Mr. Olcott was with Carncross’ Minstrels in Philadelphia, where he remained about two or three years. Seasons of 1884-85-86 he was with Thatcher, Primrose and West’s Minstrels. September 11, 1886, he again joined Simmons and Slocum’s Company in the Quaker City.

A short time after that he became a member of the “Old Homestead”; later he played Nanki Poo in the “Mikado”; subsequently entering the field of Irish drama.

Chauncey Olcott was born July 21, 1857, at Providence, R. I.

Harry M. Price, prominent in many musical productions for his many successes in Dutch comedy parts, was one of the Price Bros., from 1877 to 1882, doing black-face song and dance acts.

Theo. Price, his brother, has retired from active theatricals on account of illness.

Harry M. Price was born in Baltimore, Md., May 20, 1857.

Banks Winter first appeared theatrically as a member of an amateur minstrel company in his native city; that was in 1877.

Mr. Winter became a real minstrel November 9, 1879, at Dayton, Ohio, when he joined Haverly’s Mastodons—and there were others, notably Billy Arlington’s; Skiff’s California; Leavitt’s Gigantean’s; Haverly-Cleveland’s; Cleveland’s and five years with Thatcher, Primrose and West’s.

In November, 1900, Mr. Winter, accompanied by his charming and talented young daughter, entered the vaudeville field, and as Banks and Winona Winter, traveled for several seasons.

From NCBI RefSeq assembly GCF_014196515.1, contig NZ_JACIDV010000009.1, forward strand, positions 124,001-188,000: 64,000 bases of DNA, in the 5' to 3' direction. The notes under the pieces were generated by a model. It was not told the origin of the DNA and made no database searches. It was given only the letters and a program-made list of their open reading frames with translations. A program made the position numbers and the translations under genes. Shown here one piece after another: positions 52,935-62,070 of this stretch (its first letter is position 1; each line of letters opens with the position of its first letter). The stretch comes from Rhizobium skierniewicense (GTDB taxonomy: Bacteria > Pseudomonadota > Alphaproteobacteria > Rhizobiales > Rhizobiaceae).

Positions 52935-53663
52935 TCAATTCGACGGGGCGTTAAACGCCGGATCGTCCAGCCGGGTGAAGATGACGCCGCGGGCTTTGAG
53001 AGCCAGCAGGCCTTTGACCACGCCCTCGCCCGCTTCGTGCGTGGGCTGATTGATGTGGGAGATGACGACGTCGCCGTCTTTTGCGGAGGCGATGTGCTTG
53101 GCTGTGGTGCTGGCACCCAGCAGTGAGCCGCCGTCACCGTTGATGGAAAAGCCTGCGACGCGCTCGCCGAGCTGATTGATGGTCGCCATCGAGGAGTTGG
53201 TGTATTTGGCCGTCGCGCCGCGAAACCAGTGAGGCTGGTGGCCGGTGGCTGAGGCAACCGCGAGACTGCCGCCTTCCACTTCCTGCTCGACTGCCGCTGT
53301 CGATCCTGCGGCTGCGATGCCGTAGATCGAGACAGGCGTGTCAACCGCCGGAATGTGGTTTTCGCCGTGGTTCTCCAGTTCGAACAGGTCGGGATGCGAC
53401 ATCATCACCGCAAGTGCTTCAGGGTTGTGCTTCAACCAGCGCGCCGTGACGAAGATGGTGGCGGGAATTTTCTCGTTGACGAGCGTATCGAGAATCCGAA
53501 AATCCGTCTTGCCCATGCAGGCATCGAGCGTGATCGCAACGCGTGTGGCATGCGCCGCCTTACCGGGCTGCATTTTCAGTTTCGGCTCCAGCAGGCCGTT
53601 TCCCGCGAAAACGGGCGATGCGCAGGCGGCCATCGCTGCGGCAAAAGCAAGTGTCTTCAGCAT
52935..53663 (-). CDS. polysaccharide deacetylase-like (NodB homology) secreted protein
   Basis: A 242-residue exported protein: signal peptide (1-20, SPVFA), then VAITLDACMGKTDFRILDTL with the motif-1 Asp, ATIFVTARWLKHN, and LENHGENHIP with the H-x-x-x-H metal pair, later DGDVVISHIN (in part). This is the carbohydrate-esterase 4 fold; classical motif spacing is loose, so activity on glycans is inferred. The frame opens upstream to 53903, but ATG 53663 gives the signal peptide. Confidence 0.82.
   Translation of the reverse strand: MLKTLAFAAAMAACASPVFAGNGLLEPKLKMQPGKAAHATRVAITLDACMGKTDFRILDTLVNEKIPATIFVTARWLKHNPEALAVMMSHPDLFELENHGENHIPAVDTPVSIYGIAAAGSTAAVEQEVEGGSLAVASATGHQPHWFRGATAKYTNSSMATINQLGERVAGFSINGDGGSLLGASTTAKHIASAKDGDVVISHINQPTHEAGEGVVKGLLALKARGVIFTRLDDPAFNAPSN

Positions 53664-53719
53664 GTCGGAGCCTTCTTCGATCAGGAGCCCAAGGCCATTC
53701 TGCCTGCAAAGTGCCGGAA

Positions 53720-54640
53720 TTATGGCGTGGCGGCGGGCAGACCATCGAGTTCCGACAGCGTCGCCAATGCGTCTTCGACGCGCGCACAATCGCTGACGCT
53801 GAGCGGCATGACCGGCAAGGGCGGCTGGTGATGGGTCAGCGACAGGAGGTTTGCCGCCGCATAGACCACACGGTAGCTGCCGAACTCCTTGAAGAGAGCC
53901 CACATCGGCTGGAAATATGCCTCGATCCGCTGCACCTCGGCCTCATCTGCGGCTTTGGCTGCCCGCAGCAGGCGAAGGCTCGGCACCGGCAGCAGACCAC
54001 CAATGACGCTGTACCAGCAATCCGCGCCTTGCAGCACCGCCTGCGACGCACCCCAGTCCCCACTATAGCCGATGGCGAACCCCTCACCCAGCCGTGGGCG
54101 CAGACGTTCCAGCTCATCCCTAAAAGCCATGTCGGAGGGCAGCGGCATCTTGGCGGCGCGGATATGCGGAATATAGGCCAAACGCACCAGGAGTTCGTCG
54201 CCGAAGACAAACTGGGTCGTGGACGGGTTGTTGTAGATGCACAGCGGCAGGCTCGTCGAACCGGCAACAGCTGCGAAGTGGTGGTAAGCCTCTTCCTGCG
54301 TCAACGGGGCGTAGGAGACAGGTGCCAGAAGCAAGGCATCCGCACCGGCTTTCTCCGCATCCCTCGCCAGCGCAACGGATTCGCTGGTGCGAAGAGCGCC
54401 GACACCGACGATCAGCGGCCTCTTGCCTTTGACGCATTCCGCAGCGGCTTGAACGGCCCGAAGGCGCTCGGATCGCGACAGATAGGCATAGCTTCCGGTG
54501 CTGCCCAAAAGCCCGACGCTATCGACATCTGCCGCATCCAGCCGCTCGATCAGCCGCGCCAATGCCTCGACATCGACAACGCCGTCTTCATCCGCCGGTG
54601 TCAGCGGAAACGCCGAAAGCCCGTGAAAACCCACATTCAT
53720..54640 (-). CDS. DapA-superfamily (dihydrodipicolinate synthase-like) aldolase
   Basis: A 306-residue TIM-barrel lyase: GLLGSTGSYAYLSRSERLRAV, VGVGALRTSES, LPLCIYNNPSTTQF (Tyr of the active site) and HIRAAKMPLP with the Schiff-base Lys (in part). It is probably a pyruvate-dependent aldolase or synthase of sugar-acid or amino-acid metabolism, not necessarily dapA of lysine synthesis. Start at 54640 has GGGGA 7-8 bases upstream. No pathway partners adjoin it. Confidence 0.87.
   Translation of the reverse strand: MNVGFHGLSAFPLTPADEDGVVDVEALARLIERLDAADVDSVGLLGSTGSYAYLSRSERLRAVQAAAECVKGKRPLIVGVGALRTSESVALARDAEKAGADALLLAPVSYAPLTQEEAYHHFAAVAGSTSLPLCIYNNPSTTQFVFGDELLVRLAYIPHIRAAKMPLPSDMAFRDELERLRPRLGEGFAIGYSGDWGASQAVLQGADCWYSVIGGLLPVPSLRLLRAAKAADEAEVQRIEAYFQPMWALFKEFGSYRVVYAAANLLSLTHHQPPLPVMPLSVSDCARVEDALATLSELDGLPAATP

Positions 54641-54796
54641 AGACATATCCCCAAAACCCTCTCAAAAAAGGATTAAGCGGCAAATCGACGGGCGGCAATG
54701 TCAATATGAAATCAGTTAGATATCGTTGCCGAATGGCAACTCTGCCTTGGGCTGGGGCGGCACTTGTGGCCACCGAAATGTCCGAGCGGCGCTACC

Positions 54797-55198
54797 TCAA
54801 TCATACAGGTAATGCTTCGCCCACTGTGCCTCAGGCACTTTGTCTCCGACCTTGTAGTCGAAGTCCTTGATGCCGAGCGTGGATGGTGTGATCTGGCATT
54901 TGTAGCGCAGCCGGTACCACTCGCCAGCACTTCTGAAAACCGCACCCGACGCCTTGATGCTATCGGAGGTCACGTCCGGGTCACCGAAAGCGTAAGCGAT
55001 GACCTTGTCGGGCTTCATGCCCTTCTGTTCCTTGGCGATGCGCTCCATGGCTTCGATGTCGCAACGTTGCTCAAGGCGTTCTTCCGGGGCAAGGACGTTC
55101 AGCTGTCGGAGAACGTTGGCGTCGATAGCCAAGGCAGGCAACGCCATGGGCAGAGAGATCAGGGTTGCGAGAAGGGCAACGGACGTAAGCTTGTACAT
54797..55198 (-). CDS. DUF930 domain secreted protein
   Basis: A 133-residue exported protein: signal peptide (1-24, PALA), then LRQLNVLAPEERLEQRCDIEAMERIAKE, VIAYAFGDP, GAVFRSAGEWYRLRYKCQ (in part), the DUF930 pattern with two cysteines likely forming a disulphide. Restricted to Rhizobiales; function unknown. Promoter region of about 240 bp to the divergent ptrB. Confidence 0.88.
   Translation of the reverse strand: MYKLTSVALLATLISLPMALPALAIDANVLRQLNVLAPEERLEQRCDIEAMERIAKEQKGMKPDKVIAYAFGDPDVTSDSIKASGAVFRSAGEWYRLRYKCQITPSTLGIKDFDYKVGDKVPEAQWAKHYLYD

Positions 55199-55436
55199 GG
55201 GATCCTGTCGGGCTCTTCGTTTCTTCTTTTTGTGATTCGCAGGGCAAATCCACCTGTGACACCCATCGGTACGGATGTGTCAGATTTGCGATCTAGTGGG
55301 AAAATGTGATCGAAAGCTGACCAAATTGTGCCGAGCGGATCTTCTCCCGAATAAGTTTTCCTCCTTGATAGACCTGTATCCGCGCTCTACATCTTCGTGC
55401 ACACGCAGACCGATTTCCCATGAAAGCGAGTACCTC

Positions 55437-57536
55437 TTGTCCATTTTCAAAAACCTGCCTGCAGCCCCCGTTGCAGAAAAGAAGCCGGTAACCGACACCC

In the Fall of 1907 Mr. Winter played a brief engagement in a vaudeville act, appearing in black-face. The report that Mr. Winter didn’t black his ears or eyes on this occasion is manifestly absurd.

Mr. Winter was born in Macon, Ga., February 8, 1857; after which he wrote “White Wings”; and incidentally no one ever sang it better, for Banks Winter was one of minstrelsy’s great tenors.

John D. Gilbert (Donohue) formed a partnership with Billy Courtright about 1871, in an original black-face act called “Big and Little”; they subsequently had many imitators. Courtright and Gilbert made their first New York appearance at Charley White’s, 585 Broadway, October 12, 1872. Mr. Gilbert later eschewed burnt cork, and subsequently with Henry V. Donnelly and Eddie Girard starred in “Natural Gas.” Mr. Gilbert’s time is now mostly devoted to authoring theatrical sketches.